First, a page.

The Hell Fighters were all black, and the irony of being asked to fight injustice abroad while upholding bigotry back home was lost on none of them. Here's more…
It was one of the darkest period in human history―the war to end all wars had turned into a big-time nightmare, rather than the expected grand adventure of the new century. New Year’s Day, 1918, however, offered a modicum of entertainment relief to a certain section of war-time France.
To further aid the Allied war effort, a new batch of American soldiers had just landed on the coastal town of Brest in Brittany. They were the 15th New York Regiment, and were mainly made up of enlisted men from the Harlem District of New York.
They were 2,000 strong, and many of them had joined up not so much from a sense of patriotism as from the hope of social acceptance and justice at the end of the war. Perhaps the most telling example of the situation back home could be found in the hostile opposition to their after-enlistment training in Spartanburg, South Carolina.
The Mayor and other upstanding citizens of this town were so offended and outraged at the idea of having black soldiers in their midst, that they rattled all the sabers in their closet and vowed not to stoop to treating the new arrivals as fellow human beings.
Well, they didn’t stoop―they more or less prostrated themselves after they heard the extraordinary Jazz music that the Regimental Band, under its director, Lieutenant James Reese Europe, played in the introductory concert soon afterwards.
It wasn’t the first time Jazz had silenced the violent elements, and it wouldn’t be the last, but Spartanburg wasn’t the sort of place that could be converted overnight into a home ground of racial integration, no matter how great the music.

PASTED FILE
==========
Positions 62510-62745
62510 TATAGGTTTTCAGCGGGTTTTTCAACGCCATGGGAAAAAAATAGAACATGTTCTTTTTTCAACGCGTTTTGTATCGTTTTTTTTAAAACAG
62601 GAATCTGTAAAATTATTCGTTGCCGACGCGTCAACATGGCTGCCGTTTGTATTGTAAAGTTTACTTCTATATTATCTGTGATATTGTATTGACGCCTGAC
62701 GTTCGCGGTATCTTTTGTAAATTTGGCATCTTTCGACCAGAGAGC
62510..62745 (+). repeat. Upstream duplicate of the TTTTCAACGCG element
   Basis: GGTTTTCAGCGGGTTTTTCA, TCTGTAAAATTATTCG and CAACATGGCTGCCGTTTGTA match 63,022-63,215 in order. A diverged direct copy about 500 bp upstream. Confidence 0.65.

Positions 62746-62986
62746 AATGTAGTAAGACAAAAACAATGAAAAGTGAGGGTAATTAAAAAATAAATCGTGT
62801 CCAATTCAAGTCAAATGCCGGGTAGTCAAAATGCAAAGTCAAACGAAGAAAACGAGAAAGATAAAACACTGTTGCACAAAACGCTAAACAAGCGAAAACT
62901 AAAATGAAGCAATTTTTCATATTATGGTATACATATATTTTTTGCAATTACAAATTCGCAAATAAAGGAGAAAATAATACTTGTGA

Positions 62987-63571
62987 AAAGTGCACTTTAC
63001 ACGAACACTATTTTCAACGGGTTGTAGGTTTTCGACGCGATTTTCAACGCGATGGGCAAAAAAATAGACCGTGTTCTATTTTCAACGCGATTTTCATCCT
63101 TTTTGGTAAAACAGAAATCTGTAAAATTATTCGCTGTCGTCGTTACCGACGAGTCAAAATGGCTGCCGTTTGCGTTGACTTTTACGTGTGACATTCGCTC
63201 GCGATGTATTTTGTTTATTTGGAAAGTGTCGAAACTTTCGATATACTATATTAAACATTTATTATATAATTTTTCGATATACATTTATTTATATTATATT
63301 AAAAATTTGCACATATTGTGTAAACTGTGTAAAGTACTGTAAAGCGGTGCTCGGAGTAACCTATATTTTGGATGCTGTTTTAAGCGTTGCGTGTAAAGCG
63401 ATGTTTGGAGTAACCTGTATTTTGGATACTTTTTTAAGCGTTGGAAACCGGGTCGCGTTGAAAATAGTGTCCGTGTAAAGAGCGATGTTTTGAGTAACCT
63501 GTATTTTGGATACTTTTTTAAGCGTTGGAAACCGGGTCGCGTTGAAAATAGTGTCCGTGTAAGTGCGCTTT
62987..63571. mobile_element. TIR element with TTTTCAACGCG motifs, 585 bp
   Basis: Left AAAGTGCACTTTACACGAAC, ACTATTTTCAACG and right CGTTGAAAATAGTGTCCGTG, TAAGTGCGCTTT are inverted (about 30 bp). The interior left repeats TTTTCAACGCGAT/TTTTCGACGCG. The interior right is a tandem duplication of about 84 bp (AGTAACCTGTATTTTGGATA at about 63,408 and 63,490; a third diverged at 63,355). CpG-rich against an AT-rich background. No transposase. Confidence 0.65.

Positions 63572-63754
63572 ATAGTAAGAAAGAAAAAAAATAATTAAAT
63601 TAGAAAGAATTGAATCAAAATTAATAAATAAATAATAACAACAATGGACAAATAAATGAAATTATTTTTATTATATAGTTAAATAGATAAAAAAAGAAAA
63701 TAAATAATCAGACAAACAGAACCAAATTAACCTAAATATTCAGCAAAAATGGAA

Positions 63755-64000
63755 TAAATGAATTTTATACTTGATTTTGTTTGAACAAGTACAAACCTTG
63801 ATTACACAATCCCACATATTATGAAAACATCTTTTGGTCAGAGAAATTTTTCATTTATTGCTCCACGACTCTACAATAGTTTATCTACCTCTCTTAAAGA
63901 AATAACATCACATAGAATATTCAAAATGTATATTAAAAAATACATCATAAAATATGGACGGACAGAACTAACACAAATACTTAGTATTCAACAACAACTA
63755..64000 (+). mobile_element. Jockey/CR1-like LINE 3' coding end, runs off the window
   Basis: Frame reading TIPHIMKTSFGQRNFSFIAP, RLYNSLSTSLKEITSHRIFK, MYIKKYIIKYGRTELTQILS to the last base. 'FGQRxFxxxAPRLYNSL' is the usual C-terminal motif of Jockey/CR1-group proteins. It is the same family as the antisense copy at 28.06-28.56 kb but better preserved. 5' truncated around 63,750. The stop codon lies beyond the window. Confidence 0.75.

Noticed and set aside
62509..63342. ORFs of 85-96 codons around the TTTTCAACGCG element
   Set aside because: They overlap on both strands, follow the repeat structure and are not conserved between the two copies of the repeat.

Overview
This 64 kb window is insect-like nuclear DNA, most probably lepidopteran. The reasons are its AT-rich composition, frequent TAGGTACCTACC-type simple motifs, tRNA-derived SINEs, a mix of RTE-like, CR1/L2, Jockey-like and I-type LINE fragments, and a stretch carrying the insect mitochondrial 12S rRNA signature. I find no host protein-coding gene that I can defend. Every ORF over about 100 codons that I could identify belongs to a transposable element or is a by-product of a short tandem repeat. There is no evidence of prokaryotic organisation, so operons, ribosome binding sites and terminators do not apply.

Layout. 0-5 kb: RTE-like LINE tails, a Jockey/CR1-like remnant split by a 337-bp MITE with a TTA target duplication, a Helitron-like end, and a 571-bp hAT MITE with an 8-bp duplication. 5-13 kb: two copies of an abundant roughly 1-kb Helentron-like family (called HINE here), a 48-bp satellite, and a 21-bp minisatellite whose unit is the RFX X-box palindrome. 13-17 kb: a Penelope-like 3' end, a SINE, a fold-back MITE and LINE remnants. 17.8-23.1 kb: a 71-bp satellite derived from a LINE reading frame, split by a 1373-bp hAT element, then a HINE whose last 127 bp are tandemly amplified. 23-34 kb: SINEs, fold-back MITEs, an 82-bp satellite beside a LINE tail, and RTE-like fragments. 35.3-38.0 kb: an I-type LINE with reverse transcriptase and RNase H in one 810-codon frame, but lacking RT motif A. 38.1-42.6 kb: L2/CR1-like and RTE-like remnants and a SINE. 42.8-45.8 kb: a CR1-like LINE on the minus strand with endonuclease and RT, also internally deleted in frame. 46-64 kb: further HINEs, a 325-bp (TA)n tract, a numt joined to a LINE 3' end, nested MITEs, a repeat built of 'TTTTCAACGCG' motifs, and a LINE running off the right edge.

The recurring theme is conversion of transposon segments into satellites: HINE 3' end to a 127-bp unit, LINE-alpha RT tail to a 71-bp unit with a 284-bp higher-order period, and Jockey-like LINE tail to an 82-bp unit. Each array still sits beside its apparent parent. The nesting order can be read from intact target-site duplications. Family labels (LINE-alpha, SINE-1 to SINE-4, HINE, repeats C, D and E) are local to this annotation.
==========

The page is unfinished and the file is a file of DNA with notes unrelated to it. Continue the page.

In the days to follow, the soldiers of the 15th New York Regiment found themselves on the receiving end of all manners of insults, abuses, and assaults. They were expected to step off the sidewalk to make way for approaching white folks, they were expected to doff their hats when they spoke to them.
They weren’t served in shops and restaurants―that is, if no one had protested their entry in the first place. The soldiers―some because they did not wish to create ‘incidences’ and others because they were too basically superior to their tormentors to be able to respond in kind―maintained a stoic calm in face of such aggravating behavior.
Their white army mates having discerned during their association that blacks could be as human as anyone, were infuriated that the rest of the white public couldn’t come to the same conclusion, and fiercely avenged any perceived slighting of ‘their men’. So there were incidences, and quite a few of them―enlightened whites beating up bigoted whites.
With a World War going on, a burgeoning Civil War wasn’t likely to delight the authorities, and expectedly, it didn’t. They decided to resolve the whole problem, not by offering the people of Spartanburg some spartan and much-needed lessons in public relations, but by shipping off the 15th New York Regiment for a less needed French Experience.
It was a welcome change, however, as the French were less neurotic about the color of anyone’s skin, and moreover, were completely bowled over by the music. They had never heard anything quite like it, and the rendition of W.C. Handy’s ‘Memphis Blues’ proved to be an especial hit.
It was an extraordinary experience for the soldiers as well―it was perhaps the first time they were subjected to such wholehearted appreciation from white audiences. The French were smitten further by the undoubted courage that this regiment was to soon enough display under wholehearted attention of another kind―unrelenting enemy gunfire.
The 15th New York Regiment, now officially dubbed the 369th Infantry Regiment by the U.S. Army, and more fondly by the French as ‘The Hell Fighters’, and soon to become the recipients of around 171 decorations for outstanding bravery, lost its versatile Band Leader early on in April 1918.
The Germans, who hadn’t had the chance to hear his music yet, spewed Poison Gas in his direction, and he retired from the battle-ground for a prolonged stay in the hospital. Here, his creative spirit undaunted, and in fact inspired by his recent experience, he thrilled the hospital staff and fellow patients with some brand-new compositions.
After the war, James Reese Europe was to resume the successful music career he had abandoned in 1915 for the army―a career that had seen him masterminding dance music for one of the most famous dancer couples in the history of American Showbiz, Irene and Vernon Castle.
There was first but a tremendous homecoming reception that was markedly different from the farewell party, and where everyone but everyone, whatever their color, turned up en masse to salute the returning heroes. Sadly, this moment of multi-colorful joy was not to last.